Assigning officers to tactical command (TC) positions increases and strengthens the
decentralized command structure of the IC. Complex and dangerous operations should be
provided with a close level of supervision or oversight. As members become engaged in
these operations, it becomes imperative that an individual, who is not also occupied with
task-level supervision or direct involvement in the work at hand, be assigned to provide
ongoing evaluation of the progress being made as well as with the continual size-up of
the situation. Even though a TC is close to the action, it is important that they not get

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involved in the task-level activity. The TC is responsible for managing and coordinating
activities in their area of responsibility, not to perform them. He/she must keep the IC
informed of first-hand conditions in his/her area of responsibility.

It is the responsibility of the officer in a tactical command position to provide the


oversight with safety in mind. Firefighter and civilian safety during the operation is of
paramount importance. This officer must maintain a continuing tactical size-up while the
operation progresses. A TC must make adjustments to the operation under his direction
based upon the continuous size-up.

This individual must be cognizant of activities proximate to his/her area of responsibility.


Information gained simply from radio traffic in other areas of the incident is part of the
tactical size-up.

These officers must be skilled in recognizing critical cues. Cues are signs and symptoms
that help you make a correct diagnosis. This skill is the ability to identify something as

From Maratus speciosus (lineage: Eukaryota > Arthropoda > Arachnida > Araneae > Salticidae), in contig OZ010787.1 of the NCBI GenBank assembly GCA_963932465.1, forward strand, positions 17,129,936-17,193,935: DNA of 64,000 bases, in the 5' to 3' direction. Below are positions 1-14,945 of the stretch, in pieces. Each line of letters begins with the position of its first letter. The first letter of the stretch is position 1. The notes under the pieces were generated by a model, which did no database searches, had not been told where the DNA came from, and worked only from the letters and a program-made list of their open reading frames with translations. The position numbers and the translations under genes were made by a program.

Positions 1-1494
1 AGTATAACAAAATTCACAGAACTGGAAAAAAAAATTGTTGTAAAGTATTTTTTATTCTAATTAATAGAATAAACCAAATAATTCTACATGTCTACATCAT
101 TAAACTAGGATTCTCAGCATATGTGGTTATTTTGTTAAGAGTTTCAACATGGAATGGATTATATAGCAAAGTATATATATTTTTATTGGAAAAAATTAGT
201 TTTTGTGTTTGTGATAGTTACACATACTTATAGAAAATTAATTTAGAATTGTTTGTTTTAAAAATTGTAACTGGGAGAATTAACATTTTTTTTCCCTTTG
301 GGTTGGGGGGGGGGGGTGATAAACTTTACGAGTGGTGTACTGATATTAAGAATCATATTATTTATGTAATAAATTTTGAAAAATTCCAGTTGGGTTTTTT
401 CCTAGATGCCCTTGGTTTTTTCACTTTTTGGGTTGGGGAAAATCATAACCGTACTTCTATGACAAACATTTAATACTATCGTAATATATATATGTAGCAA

typical or non-typical and is gained through personal experience. This is the basis for an
experienced officer in these roles. The novice decision-maker cannot be supplied with
rules that replace experience. The experienced officer does not try to choose the most
correct course of action, but instead uses cues developed through experience to choose
the actions that best satisfy the needs of the situation.

The benefit of assigning a chief officer to this function is that they are more accustomed
to managing multiple-unit incidents with a broader operational perspective. It also allows
the individual company officer the ability to remain in direct control with the company.

Recommended Equipment

Personal safety equipment should include full PPE, SCBA, portable radio, handlight, and
cell phone (if available).

Tools that are needed include an appropriate command board, clipboard and pad of paper,
pen, pencil, and markers.

Aide to a Tactical Commander (TC)

It is recommended that an individual be assigned to operate as the aide to the TC. It is